Before I started using Google Adwords for affiliate marketing I read Advanced Google Adwords by Brad Geddes. I don’t think I’ve ever read a guide book that has such a clear logical exposition along with great examples which help clarify the principles he’s discussing. The book’s discussion of goal alignment: Google vs. You vs. the Searcher provides a clear framework which Adwords users should keep in mind when putting together a successful campaign. (Although I admit I do find it strange that he titles this section Google vs You vs the Searcher because the use of “vs” suggests these parties are against each other. The key to successful marketing is to align yourself with the searcher.) The rest of the book then takes you through in detail how to get the best out of Google Adwords. The clarity of the book reminded me of the Headfirst Series, but Google Adwords feels more structured than the Headfirst books. The parts on using Excel to analyse your Adwords account are also really helpful. You can buy Brad’s book here.
Google Adwords for affiliate marketing – a lesson learnt
I spent some time and cash putting Brad’s advice into practice and using Google Adwords for affiliate marketing, but didn’t get good results. Then it struck me that the type of advertising I was engaging was very unlikely to succeed. I’ve explained my mistake below so hopefully others can learn from this and avoid wasting their money on unsuccessful Google Adwords campaigns.
What was my goal?
As the book says, don’t spend a penny until you have worked out your goal. My goal was to have a positive ROI Adwords campaign and my plan was as follows.
In the UK Hawes and Curtis sells shirts online directly, but also sells shirts through Amazon. For reasons I don’t understand, the shirts are often much cheaper on Amazon. You can often buy the same shirt on Amazon for a 30% discount (the exact amount will depend on what offer Hawes and Curtis are running at the time). My plan was to advertise on the “Hawes and Curtis” keyword phrase, bring customers to my site, explain how they could save money buying the same shirt on Amazon, then hopefully earn commission through affiliate links on Amazon.
I read up on the problems associated with using Google Adwords for affiliate marketing and the potential pitfalls and put together a landing page which hopefully fulfilled the guidelines Google set out on their site here.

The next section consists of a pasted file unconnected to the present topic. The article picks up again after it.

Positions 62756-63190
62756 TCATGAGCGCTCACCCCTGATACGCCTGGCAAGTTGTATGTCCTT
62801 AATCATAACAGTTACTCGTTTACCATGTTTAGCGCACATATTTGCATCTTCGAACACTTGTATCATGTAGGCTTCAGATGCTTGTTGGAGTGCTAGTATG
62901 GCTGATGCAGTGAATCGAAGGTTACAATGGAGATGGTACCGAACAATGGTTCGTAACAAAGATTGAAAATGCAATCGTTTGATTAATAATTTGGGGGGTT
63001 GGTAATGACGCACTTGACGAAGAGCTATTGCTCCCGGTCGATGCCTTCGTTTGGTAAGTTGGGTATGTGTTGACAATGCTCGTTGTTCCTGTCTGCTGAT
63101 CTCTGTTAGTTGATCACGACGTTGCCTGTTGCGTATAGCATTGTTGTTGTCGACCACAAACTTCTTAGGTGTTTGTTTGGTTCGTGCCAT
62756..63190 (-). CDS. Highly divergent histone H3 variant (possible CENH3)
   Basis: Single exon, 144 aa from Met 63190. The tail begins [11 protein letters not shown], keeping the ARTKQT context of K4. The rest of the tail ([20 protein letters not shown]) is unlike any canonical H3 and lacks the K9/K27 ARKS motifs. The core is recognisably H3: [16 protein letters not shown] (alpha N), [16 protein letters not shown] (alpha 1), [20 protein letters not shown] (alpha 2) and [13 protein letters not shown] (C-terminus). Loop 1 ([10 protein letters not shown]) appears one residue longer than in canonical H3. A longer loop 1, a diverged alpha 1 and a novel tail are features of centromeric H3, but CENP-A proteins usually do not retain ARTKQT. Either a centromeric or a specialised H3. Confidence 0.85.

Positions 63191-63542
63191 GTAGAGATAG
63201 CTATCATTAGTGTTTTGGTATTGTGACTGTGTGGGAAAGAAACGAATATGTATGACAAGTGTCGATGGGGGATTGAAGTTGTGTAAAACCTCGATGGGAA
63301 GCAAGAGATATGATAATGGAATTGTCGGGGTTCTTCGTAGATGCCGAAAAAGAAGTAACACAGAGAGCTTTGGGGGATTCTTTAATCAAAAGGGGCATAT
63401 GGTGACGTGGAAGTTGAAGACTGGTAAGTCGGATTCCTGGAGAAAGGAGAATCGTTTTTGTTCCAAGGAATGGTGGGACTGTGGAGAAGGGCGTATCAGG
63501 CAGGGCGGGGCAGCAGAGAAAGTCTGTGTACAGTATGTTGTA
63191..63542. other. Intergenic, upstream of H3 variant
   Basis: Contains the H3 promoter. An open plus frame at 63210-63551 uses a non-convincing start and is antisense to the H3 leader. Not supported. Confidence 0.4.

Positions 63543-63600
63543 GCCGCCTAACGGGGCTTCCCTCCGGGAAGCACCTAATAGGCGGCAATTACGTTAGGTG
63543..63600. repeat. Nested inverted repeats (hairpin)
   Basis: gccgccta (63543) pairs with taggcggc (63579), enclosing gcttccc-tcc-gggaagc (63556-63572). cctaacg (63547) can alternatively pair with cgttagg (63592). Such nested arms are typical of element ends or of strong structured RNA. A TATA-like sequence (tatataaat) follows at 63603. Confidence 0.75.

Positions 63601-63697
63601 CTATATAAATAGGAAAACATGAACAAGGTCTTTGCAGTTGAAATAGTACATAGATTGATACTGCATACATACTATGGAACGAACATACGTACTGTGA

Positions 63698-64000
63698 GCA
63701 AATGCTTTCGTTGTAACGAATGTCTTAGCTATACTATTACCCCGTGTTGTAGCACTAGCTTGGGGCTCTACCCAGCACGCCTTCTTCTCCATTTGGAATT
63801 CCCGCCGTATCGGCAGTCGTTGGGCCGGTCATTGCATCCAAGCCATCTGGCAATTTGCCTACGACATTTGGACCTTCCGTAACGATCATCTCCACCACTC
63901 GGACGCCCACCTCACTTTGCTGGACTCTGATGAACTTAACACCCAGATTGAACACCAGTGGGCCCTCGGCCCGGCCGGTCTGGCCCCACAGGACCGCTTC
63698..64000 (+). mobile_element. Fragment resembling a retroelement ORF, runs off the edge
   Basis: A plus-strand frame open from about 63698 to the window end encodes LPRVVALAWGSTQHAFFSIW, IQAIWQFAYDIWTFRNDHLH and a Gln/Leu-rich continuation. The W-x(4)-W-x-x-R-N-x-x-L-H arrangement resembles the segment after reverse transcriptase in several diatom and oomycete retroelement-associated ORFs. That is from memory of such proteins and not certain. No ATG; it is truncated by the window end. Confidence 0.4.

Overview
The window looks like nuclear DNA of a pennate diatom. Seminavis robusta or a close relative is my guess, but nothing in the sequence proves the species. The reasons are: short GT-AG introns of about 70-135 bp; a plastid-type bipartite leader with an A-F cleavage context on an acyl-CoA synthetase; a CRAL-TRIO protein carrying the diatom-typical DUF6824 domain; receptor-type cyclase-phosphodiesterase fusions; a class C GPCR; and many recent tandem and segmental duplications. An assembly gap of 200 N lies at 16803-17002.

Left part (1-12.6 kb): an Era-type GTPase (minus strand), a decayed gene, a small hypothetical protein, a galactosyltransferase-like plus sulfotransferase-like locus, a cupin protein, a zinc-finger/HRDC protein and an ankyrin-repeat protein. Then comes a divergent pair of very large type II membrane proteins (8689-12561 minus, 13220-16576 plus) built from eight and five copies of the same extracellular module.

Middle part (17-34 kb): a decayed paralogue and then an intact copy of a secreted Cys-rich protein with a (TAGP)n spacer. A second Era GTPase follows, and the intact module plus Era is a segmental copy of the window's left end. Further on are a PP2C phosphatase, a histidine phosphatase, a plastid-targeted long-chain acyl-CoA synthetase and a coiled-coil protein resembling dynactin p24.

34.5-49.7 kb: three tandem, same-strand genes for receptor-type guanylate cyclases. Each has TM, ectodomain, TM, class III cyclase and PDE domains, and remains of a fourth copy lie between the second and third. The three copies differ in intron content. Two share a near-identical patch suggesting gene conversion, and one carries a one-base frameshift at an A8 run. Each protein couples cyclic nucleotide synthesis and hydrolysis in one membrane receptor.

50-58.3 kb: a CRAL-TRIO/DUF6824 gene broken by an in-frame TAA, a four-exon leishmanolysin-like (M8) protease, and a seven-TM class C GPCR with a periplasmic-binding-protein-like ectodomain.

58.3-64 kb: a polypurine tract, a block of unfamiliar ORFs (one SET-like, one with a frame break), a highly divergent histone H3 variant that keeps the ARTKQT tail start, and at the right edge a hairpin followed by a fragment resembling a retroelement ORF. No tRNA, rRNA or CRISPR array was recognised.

Why didn’t it work?
I ran my Adwords compaign for two weeks, but the revenue was way less than the amount I was spending on Adwords. I then worked out why this type of advertising campaign is unlikely to ever work if I’m competing against Amazon for those same keywords. It’s almost mathematically impossible for me to make a positive return, as I explain below.
Step 1 – work out what Amazon is willing to pay for an advert
Amazon is selling the Hawes and Curtis shirts and is probably making a 15% margin on each sale (http://services.amazon.co.uk/services/sell-on-amazon/pricing.html)
Let’s make some assumptions to clarify the example (these don’t affect the conclusions).
1. Each shirt sells for £25 and Amazon sells one shirt. (For exposition purposes I’m simplifying here by ignoring other factors like Amazon could sell multiple products.)
2. Amazon’s conversion rate is c, where c is between 0 and 1, where 1 represents a 100% conversion rate.
Given this, Amazon should be willing to pay 0.15 x £25 x c = 3.75c. So if Amazon’s conversion rate is 10% it would break even at 37.5p per click.
Step 2 – work out what I should be willing to pay for an advert
My commission rate on Amazon is 5% and to make it comparable assume one shirt is sold for £25. The total conversion rate will be the conversion rate from my site to Amazon TIMES Amazon’s conversion rate. So if my conversion rate is s, the total conversion rate is c x s.
Given this, I should be willing to pay 0.05 x £25 x c x s = 1.25cs.
Step 3 – Compare the two bids.
Amazon is willing to pay 3.75c and I’m willing to pay 1.25cs. Since s can never be larger than 1 because I can never have a conversion rate greater than 100% I can never outbid Amazon and make a profit. The only other option is to increase my quality score by optimising the text and landing page. I tried improving that over time, but couldn’t get to a level where I was able to compete with Amazon.
What’s the take-away?
Many people on the web have talked about the “google slap” and the issues affiliate marketers have using Google adwords. These issues are all still relevant, but if you are using affiliate links you should think hard (I didn’t initially) about the underlying economics of competing on certain keywords. Affiliates should be very wary of bidding on key words against the retailers they earn commission from, even when retailers allow this. Before you start bidding it’s worth doing the maths to see whether it’s ever likely to be possible to bid successfully on these keywords. Unless there are other reasons why you want to bring traffic to your site (e.g. to increase visits to increase the profitability of your Adsense campaigns), then bidding against retailers could be a quick way to waste your money.